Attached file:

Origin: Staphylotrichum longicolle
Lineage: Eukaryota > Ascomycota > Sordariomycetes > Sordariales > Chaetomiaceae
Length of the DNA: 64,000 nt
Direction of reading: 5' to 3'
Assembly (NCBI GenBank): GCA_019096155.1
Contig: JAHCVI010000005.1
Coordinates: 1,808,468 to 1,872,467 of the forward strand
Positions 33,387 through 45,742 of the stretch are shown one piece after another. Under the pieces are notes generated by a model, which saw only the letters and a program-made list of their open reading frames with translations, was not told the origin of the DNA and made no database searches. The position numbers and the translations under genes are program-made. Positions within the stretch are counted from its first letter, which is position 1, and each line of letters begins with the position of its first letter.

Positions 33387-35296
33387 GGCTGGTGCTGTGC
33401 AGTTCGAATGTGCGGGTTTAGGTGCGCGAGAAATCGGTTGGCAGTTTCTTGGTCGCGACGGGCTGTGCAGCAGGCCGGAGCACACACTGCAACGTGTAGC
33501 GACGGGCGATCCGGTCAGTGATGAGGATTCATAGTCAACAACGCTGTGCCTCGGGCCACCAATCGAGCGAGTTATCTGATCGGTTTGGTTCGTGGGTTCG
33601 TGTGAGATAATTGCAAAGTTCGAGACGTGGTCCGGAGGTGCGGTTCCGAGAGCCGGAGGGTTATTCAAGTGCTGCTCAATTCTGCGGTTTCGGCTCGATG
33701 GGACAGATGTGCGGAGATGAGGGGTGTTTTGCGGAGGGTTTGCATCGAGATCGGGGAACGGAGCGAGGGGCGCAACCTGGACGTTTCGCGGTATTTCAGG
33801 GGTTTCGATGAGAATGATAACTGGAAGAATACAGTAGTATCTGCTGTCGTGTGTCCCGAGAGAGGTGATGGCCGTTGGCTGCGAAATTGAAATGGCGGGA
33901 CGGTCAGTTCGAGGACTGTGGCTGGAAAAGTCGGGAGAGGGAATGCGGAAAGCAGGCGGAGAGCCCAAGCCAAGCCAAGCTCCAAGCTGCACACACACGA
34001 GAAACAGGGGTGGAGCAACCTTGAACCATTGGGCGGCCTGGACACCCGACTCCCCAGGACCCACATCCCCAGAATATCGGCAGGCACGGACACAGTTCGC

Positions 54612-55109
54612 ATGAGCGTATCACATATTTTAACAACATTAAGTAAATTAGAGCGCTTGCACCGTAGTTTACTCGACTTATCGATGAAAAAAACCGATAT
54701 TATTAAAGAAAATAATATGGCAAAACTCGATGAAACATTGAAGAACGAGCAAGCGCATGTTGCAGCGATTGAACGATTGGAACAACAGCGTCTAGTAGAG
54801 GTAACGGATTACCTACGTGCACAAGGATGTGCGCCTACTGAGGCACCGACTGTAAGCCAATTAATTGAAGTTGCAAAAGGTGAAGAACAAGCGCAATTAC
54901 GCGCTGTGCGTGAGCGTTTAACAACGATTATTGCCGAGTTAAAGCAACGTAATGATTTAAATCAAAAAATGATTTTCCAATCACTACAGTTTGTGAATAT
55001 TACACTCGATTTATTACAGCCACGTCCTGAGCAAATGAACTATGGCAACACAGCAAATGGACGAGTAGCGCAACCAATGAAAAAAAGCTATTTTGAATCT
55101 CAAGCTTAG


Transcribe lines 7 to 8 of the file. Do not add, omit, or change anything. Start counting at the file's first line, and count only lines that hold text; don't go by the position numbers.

Coordinates: 1,808,468 to 1,872,467 of the forward strand
Positions 33,387 through 45,742 of the stretch are shown one piece after another. Under the pieces are notes generated by a model, which saw only the letters and a program-made list of their open reading frames with translations, was not told the origin of the DNA and made no database searches. The position numbers and the translations under genes are program-made. Positions within the stretch are counted from its first letter, which is position 1, and each line of letters begins with the position of its first letter.